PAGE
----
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    Let common sense prevail. It's often common sense to walk away to fight the battle another day - its those that dont fight the battle the other day that are letting themselves down

    Every time I have been challenged by authority I place a phone call or write a letter the next day so that next time hopefully the education is there
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    Account Closed reaction's Avatar
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    Indeed guards ignored my showing of my rights.
    Don't back down easily, give them something to thnk about and write to mgt /politely/ about your rights.

    In my case my friends didn't want to fight it after they ignored my doco, so...

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    Quote Originally Posted by Nicholas N View Post
    Anybody can call the cops, the fact is they cannot charge you with anything if you are within your rights to be there.
    True Nicholas, but as soon as they give you a direction to leave, (even if it is because they don't like being proved wrong) and you dissobey them, you ARE then commiting and offence and will be charged.
    If they want to win they will, as the old saying goes -

    Discretion is the Better Part of Valour.

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    True Nicholas, but as soon as they give you a direction to leave, (even if it is because they don't like being proved wrong) and you dissobey them, you ARE then commiting and offence and will be charged.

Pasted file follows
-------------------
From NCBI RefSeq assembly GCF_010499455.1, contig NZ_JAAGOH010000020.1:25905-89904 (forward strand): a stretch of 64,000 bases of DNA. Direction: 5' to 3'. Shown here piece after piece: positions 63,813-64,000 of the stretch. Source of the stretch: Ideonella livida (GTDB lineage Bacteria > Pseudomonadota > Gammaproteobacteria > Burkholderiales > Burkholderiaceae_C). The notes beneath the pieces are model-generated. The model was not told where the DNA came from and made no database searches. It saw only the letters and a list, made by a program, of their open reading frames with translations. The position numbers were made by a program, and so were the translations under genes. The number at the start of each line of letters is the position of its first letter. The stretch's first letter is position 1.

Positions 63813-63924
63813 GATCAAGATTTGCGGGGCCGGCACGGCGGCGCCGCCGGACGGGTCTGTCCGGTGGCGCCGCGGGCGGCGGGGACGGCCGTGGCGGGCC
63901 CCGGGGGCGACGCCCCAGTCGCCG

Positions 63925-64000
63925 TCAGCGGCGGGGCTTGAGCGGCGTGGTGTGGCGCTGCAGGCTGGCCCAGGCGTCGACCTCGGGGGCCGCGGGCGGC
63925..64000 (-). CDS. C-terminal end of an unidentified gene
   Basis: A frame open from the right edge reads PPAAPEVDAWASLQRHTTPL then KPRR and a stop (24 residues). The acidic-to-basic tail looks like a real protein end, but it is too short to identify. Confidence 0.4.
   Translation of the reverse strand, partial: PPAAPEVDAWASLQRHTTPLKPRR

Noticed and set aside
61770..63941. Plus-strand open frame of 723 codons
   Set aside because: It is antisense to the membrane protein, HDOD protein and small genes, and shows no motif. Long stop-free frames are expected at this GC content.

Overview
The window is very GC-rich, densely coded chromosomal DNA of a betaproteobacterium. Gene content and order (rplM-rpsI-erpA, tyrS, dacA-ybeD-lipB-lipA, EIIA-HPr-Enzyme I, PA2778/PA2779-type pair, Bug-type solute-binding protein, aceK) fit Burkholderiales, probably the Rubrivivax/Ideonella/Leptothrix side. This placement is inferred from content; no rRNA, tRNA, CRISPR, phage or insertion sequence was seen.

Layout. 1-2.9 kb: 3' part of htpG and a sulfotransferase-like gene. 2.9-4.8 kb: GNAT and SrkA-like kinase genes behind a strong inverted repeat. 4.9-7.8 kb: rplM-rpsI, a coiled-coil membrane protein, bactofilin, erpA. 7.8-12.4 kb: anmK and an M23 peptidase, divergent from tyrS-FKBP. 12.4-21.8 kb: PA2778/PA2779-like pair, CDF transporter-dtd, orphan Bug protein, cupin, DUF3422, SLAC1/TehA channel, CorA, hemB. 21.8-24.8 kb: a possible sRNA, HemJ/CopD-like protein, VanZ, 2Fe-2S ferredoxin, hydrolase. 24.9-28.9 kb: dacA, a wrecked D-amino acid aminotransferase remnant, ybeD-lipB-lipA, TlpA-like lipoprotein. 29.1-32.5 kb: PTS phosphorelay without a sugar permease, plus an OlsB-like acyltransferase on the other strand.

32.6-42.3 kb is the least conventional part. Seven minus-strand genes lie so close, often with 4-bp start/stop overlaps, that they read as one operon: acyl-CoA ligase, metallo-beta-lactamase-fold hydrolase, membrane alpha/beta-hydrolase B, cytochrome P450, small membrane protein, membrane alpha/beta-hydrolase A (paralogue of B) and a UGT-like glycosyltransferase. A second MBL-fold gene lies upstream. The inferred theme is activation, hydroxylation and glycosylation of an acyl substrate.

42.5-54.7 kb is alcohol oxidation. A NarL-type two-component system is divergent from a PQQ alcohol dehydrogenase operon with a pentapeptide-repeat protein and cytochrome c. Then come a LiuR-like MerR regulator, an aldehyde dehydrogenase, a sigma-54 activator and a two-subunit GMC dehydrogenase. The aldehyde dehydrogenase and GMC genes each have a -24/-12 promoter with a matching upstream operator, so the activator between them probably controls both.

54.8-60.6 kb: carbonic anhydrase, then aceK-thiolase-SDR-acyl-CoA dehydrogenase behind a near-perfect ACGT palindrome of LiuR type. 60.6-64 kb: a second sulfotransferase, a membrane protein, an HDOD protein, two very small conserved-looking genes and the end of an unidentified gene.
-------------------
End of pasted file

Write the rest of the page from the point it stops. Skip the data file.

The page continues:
They can charge you if they want, when you go to court they still have to prove you were in the wrong. Any solicitor could prove you had legal access to wherever it was you were and get you off.

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    In Training MarkChap's Avatar
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    Round in circles.
    Forget about having a lawful right to be somewhere.

    If they charged you with Disobeying a lawful direction and you had disobeyed that direction I don't think you would have a leg to stand on.

    This is the exact same discussion you could have with another - I am right - No your not - yes I am - no your not
    And nobody gets anywhere because they don't want to see your side of the discussion

  13. #13
    It's all about the Light!
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    This in UK Parliament... (read the hansard)
    http://news.parliament.uk/2009/04/de...-public-places

    Interestingly our Legal system does consider (sometimes) what has happened in the UK.
    regards, Kym Gallery Honest & Direct Constructive Critique Appreciated! ©
    Digital & film, Bits of glass covering 10mm to 500mm, and other stuff



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    Member sepon's Avatar
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    hello. this is my first minute on this forum and i decided to jump in the deep end. i see there is already a reference to < http://www.4020.net/words/photorights.php > ...that's good. i have found that site and that document of great interest in the past. but i would like to address a chapter in that document referring to the Australia Council which references the 2008 Henson debate, < http://www.australiacouncil.gov.au/t...le_for_comment >.

    i am a working professional, mainly narrative and process documentary work but i also work in nudes as an exhibition photographer, have done for 20 years or so. i was approached a month or so ago quite innocently by a young lady who wanted some promo shots done for a future in swimwear modeling. my first response was, sure, seems easy enough and i have done some of that work before, years ago. but after "agreeing" she said she was 16. so i politely said, sorry, i didn't feel comfortable with this and she needed to be 18, anyway. she accepted that but added that 16 was the legal age of consent and there was no legal issue with the work, even though it was clothed, however scantily, i would suspect. so i still bowed out.

    but this has brought up some debate with colleagues as to just how to define "legal age of consent" and the Australia Council Draft Document was brought up, which i have read yesterday.